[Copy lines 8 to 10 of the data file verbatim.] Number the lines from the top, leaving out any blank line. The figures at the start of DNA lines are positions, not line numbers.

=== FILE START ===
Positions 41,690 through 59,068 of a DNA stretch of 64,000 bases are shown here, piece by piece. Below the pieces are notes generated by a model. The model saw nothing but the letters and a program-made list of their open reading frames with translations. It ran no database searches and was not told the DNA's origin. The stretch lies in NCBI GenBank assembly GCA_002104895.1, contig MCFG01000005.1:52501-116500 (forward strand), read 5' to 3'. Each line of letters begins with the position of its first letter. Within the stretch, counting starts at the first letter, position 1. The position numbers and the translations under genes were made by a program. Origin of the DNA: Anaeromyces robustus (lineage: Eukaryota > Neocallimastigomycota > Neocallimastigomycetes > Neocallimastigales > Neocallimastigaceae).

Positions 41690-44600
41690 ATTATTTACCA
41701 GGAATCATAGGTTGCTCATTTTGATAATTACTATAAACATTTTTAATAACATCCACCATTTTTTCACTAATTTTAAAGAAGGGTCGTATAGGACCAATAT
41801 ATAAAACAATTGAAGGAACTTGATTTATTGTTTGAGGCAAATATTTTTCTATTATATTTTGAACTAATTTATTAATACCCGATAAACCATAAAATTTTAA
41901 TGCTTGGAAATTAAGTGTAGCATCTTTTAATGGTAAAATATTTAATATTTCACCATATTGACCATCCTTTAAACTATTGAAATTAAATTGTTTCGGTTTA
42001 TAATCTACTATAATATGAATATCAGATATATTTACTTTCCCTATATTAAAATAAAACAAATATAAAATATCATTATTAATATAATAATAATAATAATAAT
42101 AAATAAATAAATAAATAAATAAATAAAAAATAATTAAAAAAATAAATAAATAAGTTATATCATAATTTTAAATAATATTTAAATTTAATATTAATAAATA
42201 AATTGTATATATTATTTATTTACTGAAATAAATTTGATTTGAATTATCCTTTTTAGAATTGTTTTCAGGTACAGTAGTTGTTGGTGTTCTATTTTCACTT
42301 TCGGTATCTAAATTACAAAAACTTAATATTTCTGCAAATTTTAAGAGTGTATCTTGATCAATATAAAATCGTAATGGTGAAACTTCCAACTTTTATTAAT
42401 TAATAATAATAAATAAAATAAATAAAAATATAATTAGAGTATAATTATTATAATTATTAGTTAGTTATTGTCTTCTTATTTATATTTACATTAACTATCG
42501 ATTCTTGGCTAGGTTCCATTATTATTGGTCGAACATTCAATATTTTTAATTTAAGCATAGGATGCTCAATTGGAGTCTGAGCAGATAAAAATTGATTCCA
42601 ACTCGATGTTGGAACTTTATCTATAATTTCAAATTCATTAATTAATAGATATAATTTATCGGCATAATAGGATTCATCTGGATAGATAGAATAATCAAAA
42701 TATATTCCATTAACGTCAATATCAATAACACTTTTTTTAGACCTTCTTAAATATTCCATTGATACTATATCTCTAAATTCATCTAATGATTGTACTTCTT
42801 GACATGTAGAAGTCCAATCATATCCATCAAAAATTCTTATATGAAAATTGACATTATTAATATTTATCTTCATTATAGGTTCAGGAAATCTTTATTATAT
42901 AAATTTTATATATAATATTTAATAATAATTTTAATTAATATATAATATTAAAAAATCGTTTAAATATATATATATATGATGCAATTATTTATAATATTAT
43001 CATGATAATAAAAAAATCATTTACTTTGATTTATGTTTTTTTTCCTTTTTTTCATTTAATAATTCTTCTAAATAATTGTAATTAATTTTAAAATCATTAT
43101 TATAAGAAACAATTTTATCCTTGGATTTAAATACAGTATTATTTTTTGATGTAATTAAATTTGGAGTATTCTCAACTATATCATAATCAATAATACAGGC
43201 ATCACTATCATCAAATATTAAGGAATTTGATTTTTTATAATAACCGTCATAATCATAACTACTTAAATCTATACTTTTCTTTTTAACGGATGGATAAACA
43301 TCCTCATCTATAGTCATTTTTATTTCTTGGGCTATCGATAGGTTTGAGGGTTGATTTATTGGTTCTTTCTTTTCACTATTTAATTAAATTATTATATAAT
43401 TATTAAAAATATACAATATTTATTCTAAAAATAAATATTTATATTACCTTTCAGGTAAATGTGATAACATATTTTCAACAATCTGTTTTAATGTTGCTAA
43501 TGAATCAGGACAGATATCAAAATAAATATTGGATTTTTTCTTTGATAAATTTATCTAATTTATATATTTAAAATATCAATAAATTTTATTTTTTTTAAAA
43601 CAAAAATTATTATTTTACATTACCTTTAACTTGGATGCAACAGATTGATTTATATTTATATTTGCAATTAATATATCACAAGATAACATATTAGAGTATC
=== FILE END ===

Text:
42101 AAATAAATAAATAAATAAATAAATAAAAAATAATTAAAAAAATAAATAAATAAGTTATATCATAATTTTAAATAATATTTAAATTTAATATTAATAAATA
42201 AATTGTATATATTATTTATTTACTGAAATAAATTTGATTTGAATTATCCTTTTTAGAATTGTTTTCAGGTACAGTAGTTGTTGGTGTTCTATTTTCACTT
42301 TCGGTATCTAAATTACAAAAACTTAATATTTCTGCAAATTTTAAGAGTGTATCTTGATCAATATAAAATCGTAATGGTGAAACTTCCAACTTTTATTAAT